About a dozen of the region’s courses, more than enough for a week’s worth of golf, are as much fun as drawing a face card on a doubled-down 11. But four in particular – Edgewood Tahoe, the Dragon at Gold Mountain, Squaw Creek and Coyote Moon – would be among the most highly regarded in the country if they weren’t secreted away in the mountains. Their merits alone make Reno-Tahoe one of the true glory spots in Western golf.
A different kind of buried treasure – namely silver – first attracted settlers to the Sierra Nevadas (and birthed Nevada’s nickname, the Silver State). When that boom went bust, a succession of morally lax enterprises ensured Reno’s economic health. It pioneered all of Nevada’s signature sins: legalized gambling, quickie marriages and divorces, and pay-for-play romance.
The best course in Reno proper is Lake Ridge, a 1979 Robert Trent Jones Jr. parkland design residing 10 easy minutes from the downtown casinos, and even fewer from the airport. A relaxed, homey place, it has a rare knack for making first-time visitors feel like they’re at their home club. It features one of the region’s toughest and most scenic holes, the 239-yard, par-3 15th, which drops 140 feet to an island green.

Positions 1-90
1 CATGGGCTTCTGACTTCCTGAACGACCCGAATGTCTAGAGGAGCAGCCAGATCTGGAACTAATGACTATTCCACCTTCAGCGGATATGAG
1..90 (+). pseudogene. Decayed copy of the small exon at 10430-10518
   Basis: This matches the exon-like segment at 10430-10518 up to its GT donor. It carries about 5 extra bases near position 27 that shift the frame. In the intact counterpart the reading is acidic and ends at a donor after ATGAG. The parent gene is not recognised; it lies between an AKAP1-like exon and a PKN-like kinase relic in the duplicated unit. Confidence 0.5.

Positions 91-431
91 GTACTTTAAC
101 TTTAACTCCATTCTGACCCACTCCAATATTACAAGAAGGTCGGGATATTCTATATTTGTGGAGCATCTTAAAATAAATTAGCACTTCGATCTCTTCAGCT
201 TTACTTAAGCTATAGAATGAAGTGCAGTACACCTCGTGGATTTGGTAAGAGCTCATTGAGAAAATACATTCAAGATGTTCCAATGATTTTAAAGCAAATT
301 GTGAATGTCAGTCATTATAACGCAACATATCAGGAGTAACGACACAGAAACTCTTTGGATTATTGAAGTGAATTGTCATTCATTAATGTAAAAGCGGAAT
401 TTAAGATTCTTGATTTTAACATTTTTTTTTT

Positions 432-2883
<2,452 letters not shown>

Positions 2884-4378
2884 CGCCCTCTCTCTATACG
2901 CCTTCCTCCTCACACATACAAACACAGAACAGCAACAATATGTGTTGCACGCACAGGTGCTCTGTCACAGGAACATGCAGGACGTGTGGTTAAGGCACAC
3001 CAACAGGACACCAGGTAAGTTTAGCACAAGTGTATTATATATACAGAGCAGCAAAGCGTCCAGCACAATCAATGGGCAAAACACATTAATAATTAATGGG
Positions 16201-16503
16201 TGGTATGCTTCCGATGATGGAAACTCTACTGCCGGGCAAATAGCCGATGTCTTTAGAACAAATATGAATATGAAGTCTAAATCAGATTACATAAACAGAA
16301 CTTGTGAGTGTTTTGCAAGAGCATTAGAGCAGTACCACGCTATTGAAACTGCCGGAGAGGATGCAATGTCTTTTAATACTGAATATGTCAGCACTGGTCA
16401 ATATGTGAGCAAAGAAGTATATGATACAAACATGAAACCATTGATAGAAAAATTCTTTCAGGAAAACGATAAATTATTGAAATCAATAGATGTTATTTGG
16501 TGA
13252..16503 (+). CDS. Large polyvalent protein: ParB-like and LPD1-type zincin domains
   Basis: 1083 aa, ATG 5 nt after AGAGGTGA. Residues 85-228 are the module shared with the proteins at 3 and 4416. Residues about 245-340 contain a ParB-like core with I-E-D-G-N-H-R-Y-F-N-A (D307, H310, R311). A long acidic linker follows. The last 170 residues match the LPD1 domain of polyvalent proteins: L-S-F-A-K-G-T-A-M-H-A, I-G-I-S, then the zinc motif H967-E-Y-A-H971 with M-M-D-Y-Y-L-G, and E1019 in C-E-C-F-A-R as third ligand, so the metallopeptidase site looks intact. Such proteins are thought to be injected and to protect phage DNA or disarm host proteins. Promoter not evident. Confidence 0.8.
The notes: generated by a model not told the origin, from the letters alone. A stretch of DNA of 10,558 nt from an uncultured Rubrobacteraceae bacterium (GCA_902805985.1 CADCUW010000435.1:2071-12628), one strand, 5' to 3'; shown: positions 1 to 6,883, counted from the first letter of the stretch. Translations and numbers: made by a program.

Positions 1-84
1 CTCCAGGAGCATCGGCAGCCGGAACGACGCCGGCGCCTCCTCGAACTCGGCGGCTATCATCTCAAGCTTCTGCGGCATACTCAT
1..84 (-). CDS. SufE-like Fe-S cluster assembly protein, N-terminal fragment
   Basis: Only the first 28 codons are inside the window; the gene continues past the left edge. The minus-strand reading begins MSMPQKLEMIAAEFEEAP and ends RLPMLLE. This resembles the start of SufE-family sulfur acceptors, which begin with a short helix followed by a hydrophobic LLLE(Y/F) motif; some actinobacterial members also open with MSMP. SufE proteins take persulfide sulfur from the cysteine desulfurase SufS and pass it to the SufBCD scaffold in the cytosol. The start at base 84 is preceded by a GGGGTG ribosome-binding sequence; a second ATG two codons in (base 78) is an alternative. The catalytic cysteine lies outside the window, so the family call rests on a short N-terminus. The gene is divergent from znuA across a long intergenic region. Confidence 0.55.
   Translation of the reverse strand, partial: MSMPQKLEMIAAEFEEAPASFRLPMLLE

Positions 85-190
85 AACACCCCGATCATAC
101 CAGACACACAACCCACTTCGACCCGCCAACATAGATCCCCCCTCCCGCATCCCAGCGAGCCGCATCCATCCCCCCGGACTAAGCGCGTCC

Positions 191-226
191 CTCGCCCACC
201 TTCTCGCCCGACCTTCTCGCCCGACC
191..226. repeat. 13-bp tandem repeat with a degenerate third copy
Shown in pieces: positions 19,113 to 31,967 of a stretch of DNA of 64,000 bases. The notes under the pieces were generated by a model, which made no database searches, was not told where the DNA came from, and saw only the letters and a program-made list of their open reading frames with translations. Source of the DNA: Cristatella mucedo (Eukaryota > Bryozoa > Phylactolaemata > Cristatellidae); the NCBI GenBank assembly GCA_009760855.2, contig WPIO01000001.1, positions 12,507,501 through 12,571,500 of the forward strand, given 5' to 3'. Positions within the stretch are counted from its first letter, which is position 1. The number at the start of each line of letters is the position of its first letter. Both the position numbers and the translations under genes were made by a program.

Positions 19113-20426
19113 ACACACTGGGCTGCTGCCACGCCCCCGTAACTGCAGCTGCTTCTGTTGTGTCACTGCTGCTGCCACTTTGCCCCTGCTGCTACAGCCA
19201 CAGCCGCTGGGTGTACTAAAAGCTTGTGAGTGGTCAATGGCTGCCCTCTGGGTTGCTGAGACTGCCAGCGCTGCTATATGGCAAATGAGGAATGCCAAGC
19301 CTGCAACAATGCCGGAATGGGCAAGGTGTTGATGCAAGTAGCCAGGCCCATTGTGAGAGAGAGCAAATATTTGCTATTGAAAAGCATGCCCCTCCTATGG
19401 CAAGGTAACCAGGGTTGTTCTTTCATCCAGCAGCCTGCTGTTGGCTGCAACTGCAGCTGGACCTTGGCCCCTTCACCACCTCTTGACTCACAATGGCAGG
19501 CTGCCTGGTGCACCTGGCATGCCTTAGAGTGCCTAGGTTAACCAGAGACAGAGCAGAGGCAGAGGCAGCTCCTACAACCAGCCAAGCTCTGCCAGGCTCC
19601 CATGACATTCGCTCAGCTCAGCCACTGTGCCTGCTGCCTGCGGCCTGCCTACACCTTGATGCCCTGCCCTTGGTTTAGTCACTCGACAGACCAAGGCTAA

The truly great golf begins upmountain in the small towns of Truckee and Graeagle, Calif. Each is a formidable ride from Reno (30 and 50 miles, respectively); in fact, they’re comfortably across the California border. Savvy travelers will leave their lodgings in Reno and bunk in locally to ensure making their morning tee-times.
Graeagle is the best place in the region to play 36. Its two most inviting tracks, Whitehawk Ranch and the Dragon at Gold Mountain, are separated by only 10 minutes of roadway.
Whitehawk isn’t mountain golf. The wide-open Dick Bailey design rolls through an expansive meadow, and is one of the most bucolic layouts imaginable. It’s also among today’s rarest animals, a newish course (it’s 6 years old) that’s a joy to walk.
Its partner the Dragon is tucked away in a particularly enchanted portion of the Tahoe National Forest. Its clubhouse was born of blueprints drawn up in 1924 by Frank Lloyd Wright for an ill-fated project in Madison, Wisc. The Dragon’s owners purchased the plans in 1996. The roof they raised reaches skyward with five spires or “teepees” – tributes to Wisconsin’s Chippewa Indians – elaborately studded with brightly colored copper pegs. It may well be the most distinctive clubhouse in all of golf.